Home Featured State agencies coerced Libor traders into perjury, claims senior Tory MP
State agencies coerced Libor traders into perjury, claims senior Tory MP

State agencies coerced Libor traders into perjury, claims senior Tory MP

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LONDON — British and U.S. authorities covered up state involvement in Libor rigging and scapegoated low and middle-ranking bankers, some of whom spent years in jail, a senior Conservative MP told the House of Commons on Thursday.

“I am greatly concerned that the Treasury select committee may have been misled by state agencies about the knowledge and involvement of the state in setting false rates,” said David Davis in a point of order in parliament. The former Cabinet minister told the House of Commons he intends to write to the Metropolitan Police to ask them to investigate any potential perjury that took place.

“There is prima facie case to believe that state agencies coerced individuals into perjury that led to false conviction,” he said.

The state’s pursuit of Libor traders from 2012 onwards took place amid mass public anger towards banks and bankers for the role they played in the global financial crisis of 2008, which hit economies the world over. Libor until then was a little-known process that bankers used to help set the price at which banks and other institutions would lend to each other, but became a central point of focus in the blame game for what went wrong.

The rate depended on daily submissions from low-ranking bankers to form a consensus on the cost of funding on any given day.

From 2007 onwards, as the financial crisis began to grip, Libor rates increasingly misrepresented the true cost of lending for banks, leading to accusations of purposeful collusion by bankers to misdirect markets.

In total, eight bankers served jail time in the U.K. after being found guilty of “deliberately disregarding the proper basis for submitting Libor.” They included Tom Hayes, the former UBS trader, who served five and a half years in jail — the most of any of the traders — after being found guilty of conspiracy to defraud in 2015. He became the most high-profile face of the Libor scandal.

New evidence dropped to BBC journalist Andy Verity by a whistleblower, however, casts doubt on whether justice was properly dispensed in the prosecution of the traders.

In his book Rigged, set for release on June 1, Verity draws on a data cache that includes internal bank telephone recordings, emails and documentary data — most of which was never presented to juries — to argue that those at the very top of the financial system should have been implicated but were never prosecuted.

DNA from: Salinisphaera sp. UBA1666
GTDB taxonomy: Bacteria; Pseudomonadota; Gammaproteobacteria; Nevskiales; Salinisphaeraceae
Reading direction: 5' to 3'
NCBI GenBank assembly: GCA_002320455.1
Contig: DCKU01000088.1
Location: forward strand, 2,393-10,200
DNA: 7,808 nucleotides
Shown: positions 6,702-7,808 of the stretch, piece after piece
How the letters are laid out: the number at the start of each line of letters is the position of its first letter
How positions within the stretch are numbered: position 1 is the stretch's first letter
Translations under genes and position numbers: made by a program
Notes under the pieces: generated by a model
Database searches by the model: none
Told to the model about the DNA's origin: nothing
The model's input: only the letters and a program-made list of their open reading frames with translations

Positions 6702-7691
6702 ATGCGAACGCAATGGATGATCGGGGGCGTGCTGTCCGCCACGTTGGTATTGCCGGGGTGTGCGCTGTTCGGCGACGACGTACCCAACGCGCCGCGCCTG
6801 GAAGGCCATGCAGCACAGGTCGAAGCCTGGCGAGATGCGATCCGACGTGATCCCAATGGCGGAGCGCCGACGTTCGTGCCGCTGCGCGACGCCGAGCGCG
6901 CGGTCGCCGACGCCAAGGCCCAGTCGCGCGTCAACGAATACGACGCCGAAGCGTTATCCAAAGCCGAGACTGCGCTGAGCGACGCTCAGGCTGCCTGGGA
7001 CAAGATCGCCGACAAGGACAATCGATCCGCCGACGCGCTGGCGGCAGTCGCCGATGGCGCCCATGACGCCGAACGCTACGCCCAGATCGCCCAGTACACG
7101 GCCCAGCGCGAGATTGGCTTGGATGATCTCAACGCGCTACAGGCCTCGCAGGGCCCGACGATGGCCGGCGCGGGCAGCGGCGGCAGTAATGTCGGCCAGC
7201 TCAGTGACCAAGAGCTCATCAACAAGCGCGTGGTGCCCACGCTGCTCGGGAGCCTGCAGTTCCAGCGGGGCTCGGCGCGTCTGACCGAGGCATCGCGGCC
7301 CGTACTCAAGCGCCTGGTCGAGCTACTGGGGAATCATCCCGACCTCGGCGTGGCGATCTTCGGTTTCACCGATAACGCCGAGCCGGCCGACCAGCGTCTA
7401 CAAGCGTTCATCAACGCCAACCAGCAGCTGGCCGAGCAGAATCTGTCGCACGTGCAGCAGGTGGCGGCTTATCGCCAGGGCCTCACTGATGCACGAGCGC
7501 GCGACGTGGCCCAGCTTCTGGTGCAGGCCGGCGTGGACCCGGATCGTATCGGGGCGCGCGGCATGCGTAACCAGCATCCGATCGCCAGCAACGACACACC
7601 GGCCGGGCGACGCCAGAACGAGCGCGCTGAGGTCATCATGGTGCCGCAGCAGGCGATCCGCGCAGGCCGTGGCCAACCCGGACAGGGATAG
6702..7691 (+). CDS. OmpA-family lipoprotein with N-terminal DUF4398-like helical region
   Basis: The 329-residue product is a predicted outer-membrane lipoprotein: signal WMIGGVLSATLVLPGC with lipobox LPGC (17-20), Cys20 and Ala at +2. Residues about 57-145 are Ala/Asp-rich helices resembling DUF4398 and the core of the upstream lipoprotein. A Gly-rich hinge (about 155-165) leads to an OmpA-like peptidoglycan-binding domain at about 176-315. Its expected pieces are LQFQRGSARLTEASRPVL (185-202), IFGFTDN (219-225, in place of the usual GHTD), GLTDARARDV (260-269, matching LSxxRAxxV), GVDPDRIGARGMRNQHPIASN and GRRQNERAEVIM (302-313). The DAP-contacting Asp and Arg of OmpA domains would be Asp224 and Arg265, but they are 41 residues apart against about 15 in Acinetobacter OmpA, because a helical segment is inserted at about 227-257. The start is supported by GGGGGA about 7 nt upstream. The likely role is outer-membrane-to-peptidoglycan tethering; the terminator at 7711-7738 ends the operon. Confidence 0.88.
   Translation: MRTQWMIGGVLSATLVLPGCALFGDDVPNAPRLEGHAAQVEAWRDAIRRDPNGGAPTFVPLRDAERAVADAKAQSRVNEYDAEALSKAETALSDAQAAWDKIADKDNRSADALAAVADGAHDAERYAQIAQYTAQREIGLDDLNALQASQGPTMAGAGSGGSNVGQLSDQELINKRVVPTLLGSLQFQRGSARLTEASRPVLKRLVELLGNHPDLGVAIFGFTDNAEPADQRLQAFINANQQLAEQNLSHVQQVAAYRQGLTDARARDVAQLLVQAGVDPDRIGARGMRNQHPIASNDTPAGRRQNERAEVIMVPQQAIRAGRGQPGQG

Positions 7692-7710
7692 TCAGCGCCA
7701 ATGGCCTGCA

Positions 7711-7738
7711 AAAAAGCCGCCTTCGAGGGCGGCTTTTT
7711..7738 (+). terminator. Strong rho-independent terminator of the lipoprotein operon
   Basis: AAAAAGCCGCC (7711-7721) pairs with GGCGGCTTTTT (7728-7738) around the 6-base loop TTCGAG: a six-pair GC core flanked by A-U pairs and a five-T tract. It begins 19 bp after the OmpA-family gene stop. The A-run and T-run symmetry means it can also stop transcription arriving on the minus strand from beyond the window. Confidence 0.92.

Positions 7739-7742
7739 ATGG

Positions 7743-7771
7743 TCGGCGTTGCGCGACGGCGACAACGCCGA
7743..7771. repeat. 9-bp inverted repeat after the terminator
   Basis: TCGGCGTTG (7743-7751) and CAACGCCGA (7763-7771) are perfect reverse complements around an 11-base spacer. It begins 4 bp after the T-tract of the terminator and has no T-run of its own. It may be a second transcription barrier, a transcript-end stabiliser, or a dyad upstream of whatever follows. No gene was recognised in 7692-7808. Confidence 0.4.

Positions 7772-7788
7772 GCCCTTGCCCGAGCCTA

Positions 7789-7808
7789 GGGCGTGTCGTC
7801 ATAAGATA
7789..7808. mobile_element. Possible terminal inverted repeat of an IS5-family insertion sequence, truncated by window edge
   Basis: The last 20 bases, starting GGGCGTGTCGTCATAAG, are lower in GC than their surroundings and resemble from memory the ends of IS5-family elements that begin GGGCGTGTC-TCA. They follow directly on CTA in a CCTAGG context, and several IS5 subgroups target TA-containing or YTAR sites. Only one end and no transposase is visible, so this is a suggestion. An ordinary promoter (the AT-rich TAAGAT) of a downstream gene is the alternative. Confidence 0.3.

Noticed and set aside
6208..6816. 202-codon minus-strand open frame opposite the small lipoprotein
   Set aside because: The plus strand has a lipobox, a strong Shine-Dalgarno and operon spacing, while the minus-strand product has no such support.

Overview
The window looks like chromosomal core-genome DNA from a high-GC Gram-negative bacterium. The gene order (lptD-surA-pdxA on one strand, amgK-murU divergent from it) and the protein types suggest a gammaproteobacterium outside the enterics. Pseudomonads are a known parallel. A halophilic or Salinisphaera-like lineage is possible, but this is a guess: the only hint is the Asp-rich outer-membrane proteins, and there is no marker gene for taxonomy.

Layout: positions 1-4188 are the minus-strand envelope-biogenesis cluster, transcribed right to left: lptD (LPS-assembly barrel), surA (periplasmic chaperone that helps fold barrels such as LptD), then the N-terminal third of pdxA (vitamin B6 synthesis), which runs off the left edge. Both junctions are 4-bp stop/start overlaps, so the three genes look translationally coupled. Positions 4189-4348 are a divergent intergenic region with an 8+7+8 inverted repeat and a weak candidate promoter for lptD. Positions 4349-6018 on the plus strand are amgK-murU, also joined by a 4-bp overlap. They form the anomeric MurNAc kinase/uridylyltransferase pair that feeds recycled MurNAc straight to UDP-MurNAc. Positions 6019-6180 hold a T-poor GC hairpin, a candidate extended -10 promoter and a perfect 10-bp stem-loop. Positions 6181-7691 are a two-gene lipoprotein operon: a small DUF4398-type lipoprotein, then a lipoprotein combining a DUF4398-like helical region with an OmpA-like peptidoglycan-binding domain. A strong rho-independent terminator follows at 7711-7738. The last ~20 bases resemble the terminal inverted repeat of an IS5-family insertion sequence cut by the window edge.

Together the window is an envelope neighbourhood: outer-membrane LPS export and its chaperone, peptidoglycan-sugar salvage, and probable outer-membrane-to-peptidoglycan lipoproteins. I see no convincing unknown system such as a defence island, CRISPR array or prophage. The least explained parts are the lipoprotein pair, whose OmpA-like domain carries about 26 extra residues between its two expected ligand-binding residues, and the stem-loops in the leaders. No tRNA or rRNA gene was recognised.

It’s “a secret history to which the public would otherwise have had no access,” says Verity in the book’s preface seen by POLITICO. “The bankers that went to jail were the ones who put their faith in the justice system and told the truth. Even more incredibly, some were the very people who had brought the authorities’ attention to the crimes in the first place. They were whistleblowers.”

Senior officials from the Bank of England as well as from Barclays testified in front of the Commons Treasury select committee on the matter of Libor in July 2012. Some, such as Paul Tucker, then the deputy governor of the Bank of England, were grilled on whether they had asked institutions like Barclays to purposefully misrepresent the rates in a process known as low-balling, to hide the market’s loss of trust in them. Tucker rejected allegations of low-balling, saying the Bank believed the numbers represented “a malfunctioning market, not a dishonest market.”

David Davis is urging the chair of the Treasury committee, Harriett Baldwin, to look into the issue further. “This is a big and complex issue with hundreds of pages of evidence,” he told parliament Thursday.

Tom Hayes told POLITICO he was pleased that thanks to the investigative journalism of Andrew Verity the real story about false Libor submissions was coming to light. “I hope that the relevant parties who were misled at the time can now take the appropriate action and criminal cases be returned to the court of appeal by the Criminal Cases Review Commission. U.K. law on this matter is a global outlier and needs urgent attention,” he said in a texted statement.

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